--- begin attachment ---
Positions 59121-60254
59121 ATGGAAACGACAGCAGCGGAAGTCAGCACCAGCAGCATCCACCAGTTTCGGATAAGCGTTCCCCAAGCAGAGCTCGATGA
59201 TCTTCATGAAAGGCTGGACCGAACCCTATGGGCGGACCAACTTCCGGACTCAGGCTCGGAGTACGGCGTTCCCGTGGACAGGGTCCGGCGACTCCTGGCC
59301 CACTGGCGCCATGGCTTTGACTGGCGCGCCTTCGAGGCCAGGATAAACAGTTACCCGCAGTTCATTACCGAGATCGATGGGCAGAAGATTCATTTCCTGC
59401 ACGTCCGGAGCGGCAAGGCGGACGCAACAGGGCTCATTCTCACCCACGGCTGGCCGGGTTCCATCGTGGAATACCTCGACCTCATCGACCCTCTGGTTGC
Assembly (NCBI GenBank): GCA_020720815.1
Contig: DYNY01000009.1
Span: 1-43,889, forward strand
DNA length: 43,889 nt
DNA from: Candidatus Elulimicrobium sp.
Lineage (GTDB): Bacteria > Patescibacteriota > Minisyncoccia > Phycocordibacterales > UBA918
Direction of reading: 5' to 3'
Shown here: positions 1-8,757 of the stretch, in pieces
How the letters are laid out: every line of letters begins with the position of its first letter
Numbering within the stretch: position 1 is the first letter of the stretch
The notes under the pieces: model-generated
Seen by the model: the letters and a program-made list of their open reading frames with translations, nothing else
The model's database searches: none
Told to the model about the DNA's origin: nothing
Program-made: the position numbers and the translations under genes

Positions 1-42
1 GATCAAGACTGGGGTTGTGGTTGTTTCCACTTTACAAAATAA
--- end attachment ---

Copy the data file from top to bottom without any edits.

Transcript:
Positions 59121-60254
59121 ATGGAAACGACAGCAGCGGAAGTCAGCACCAGCAGCATCCACCAGTTTCGGATAAGCGTTCCCCAAGCAGAGCTCGATGA
59201 TCTTCATGAAAGGCTGGACCGAACCCTATGGGCGGACCAACTTCCGGACTCAGGCTCGGAGTACGGCGTTCCCGTGGACAGGGTCCGGCGACTCCTGGCC
59301 CACTGGCGCCATGGCTTTGACTGGCGCGCCTTCGAGGCCAGGATAAACAGTTACCCGCAGTTCATTACCGAGATCGATGGGCAGAAGATTCATTTCCTGC
59401 ACGTCCGGAGCGGCAAGGCGGACGCAACAGGGCTCATTCTCACCCACGGCTGGCCGGGTTCCATCGTGGAATACCTCGACCTCATCGACCCTCTGGTTGC
Assembly (NCBI GenBank): GCA_020720815.1
Contig: DYNY01000009.1
Span: 1-43,889, forward strand
DNA length: 43,889 nt
DNA from: Candidatus Elulimicrobium sp.
Lineage (GTDB): Bacteria > Patescibacteriota > Minisyncoccia > Phycocordibacterales > UBA918
Direction of reading: 5' to 3'
Shown here: positions 1-8,757 of the stretch, in pieces
How the letters are laid out: every line of letters begins with the position of its first letter
Numbering within the stretch: position 1 is the first letter of the stretch
The notes under the pieces: model-generated
Seen by the model: the letters and a program-made list of their open reading frames with translations, nothing else
The model's database searches: none
Told to the model about the DNA's origin: nothing
Program-made: the position numbers and the translations under genes

Positions 1-42
1 GATCAAGACTGGGGTTGTGGTTGTTTCCACTTTACAAAATAA